Torah.org Home Subscribe Services Support Us
 
Print Version

Email this article to a friend

Chapter 67:1-3
The Laws Governing Vows and Oaths

1. One should not make vows [nedorim] frequently. Anyone who makes a vow is considered as if he built an altar in the high places outside Jerusalem at a time when the construction of such alters is forbidden. Should he fulfill the vow, it is considered as if he sacrificed an offering upon [the alter he built. This is equivalent to the violation of] the prohibition against sacrificing outside the Temple premises (Nedorim 22a). [Even though he was obligated to fulfill his vow,] it would have been preferable to seek to have the vow annulled [as explained in Law 8].

The above applies to vows of a general nature. However, it is a mitzvoh to fulfill vows made to consecrate an object to the Temple, as [Psalms 116:14] states: "My vows to G-d, I will fulfill" One should seek to absolve them only in times of emergency (Vayikro Rabboh 37:4).

2. Similarly, a person should avoid taking an oath [sh'vu'oh]. However, if he erred and did make an oath concerning a particular matter, he should not try to absolve it. Rather, he should maintain his oath even though it causes him difficulty [as implied by Psalms 15:4]: "One who swears to his own distress and does not alter it..." and the following verse continues: "Those who do these things shall never stumble." One should seek to absolve an oath only in times of emergency.

3. A person should take care not to make any vows. It is even preferable not to vow to give charity. Rather, if one possesses something to charity, he should give it immediately; if one does not possess the means at present, he should wait until he does, and then give without taking a vow.

If pledges are being made to charity and an individual also desires to make a pledge, he should specify that the pledge is being made without obligating himself with a vow [Bli Neder]. Similarly, in the Yizkor prayers, when one pledges to give money to charity, one should state that the pledge is being made without obligating oneself with a vow. In a time of emergency, one is permitted to vow.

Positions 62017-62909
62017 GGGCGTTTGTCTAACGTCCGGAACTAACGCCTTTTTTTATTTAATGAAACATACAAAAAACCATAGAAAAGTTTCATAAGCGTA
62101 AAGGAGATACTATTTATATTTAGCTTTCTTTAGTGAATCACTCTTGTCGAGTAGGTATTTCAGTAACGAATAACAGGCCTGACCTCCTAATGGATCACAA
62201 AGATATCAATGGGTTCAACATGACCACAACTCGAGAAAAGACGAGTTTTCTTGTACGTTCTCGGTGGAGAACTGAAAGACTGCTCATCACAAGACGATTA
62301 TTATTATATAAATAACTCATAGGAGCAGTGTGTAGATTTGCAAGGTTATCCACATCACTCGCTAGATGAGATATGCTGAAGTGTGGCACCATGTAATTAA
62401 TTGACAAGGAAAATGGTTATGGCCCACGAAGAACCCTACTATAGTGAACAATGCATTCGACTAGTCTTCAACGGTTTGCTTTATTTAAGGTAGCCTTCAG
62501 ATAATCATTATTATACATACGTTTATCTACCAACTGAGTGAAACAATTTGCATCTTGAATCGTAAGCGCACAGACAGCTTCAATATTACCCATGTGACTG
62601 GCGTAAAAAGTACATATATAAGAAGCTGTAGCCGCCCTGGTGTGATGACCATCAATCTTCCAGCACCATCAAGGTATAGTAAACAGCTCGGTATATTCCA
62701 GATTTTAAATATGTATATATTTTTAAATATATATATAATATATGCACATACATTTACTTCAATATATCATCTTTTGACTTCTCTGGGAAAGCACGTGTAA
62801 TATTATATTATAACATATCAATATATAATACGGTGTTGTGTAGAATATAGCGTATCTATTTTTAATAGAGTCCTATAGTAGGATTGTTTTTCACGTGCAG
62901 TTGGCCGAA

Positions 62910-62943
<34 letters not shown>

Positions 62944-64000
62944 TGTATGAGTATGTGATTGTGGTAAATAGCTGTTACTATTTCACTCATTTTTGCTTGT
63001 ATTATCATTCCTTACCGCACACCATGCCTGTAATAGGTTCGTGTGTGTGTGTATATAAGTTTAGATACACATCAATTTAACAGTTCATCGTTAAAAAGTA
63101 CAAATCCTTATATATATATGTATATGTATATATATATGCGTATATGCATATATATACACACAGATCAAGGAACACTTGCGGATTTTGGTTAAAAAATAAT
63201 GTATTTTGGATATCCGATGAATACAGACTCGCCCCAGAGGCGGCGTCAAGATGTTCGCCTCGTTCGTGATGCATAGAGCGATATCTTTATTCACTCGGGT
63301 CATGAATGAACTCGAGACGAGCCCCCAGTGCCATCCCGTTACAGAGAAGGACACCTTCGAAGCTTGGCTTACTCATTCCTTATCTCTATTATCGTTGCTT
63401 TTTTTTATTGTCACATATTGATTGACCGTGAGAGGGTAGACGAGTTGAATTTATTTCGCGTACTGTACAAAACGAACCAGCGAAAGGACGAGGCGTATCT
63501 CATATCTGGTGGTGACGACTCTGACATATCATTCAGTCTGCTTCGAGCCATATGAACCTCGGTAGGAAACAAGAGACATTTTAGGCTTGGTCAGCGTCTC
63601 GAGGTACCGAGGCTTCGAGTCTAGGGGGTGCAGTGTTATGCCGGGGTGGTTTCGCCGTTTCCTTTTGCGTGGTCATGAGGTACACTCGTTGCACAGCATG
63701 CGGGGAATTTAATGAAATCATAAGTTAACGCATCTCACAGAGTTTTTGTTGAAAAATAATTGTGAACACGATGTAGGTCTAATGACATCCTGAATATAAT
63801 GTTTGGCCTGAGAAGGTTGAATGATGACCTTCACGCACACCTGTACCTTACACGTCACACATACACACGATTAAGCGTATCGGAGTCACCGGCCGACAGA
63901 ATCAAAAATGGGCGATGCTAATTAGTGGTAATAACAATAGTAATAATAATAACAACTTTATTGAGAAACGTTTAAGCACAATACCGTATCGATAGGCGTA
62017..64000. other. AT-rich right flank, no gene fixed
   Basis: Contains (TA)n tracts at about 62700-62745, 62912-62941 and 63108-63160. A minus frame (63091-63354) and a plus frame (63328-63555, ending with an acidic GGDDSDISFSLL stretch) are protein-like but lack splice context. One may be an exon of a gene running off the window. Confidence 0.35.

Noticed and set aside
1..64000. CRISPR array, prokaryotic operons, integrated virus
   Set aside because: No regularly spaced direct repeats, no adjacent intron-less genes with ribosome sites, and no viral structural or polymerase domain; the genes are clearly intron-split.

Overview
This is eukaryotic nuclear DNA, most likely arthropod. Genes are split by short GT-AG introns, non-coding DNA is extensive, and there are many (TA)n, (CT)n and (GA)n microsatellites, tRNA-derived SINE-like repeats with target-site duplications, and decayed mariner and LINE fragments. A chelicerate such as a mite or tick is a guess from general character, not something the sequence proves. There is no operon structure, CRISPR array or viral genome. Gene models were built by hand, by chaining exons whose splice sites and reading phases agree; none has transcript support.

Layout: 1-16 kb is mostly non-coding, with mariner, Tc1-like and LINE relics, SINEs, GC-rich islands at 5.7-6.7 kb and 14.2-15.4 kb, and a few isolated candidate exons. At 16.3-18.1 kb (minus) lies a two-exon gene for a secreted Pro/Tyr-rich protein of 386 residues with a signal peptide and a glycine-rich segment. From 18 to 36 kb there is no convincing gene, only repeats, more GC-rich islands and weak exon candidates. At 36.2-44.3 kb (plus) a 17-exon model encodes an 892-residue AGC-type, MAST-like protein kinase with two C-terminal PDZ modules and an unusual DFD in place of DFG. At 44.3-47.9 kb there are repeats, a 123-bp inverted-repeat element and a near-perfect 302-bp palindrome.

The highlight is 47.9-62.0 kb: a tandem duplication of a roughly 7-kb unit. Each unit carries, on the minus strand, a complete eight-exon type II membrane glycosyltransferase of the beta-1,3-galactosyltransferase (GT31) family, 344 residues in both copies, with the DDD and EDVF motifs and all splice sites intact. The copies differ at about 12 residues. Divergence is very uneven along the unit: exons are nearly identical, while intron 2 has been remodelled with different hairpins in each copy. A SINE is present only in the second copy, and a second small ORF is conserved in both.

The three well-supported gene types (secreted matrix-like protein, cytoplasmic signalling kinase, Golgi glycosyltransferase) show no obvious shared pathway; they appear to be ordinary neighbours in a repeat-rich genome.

Vows and Oaths
Paragraphs 4-6
Next
Table of Contents

Halacha-Yomi, Copyright (c) 2000 ProjectGenesis, Inc.

 
Sell Chometz Online







ARTICLES ON KEDOSHIM AND PESACH:

View Complete List

Actions Speak Louder Than Words
Rabbi Yehudah Prero - 5756

Love From Inside Out - Part 2
Rabbi Aron Tendler - 5763

Love Your Neighbor: Who Needs Friends?
Rabbi Osher Chaim Levene - 5766

Looking for a Chavrusah?

All the Rest is Commentary!
Rabbi Label Lam - 5763

Exodus - What Does it Mean to Be Free?
Rabbi Eliyahu Hoffmann - 5765

Reliving the Exodus
Rabbi Naphtali Hoff - 5768

> Why Women Saved the Day
Rabbi Yehudah Prero - 5761

Beyond Common (In)Cense
Rabbi Pinchas Winston - 5758

Orlah - No Shortcuts?
Rabbi Eliyahu Hoffmann - 5765

Frumster - Orthodox Jewish Dating

Everyday Holiness
Rabbi Berel Wein - 5766

Too Familiar
Shlomo Katz - 5766

The Symphony Of Life
Rabbi Pinchas Avruch - 5765

ArtScroll

Seeking Counsel - When and Where
Rabbi Eliyahu Hoffmann - 5763

"Peripheral Events" May be the Focus of Divine Providence
Rabbi Yissocher Frand - 5766

Be a Holy Nation!
Rabbi Yisroel Ciner - 5757

Faith Healer
Rabbi Yochanan Zweig - 5770



Project Genesis

Torah.org Home


Torah Portion

Jewish Law

Ethics

Texts

Learn the Basics

Seasons

Features

TORAHAUDIO

Ask The Rabbi

Knowledge Base




Help

About Us

Contact Us



Free Book on Geulah!




Torah.org Home
Torah.org HomeCapalon.com Copyright Information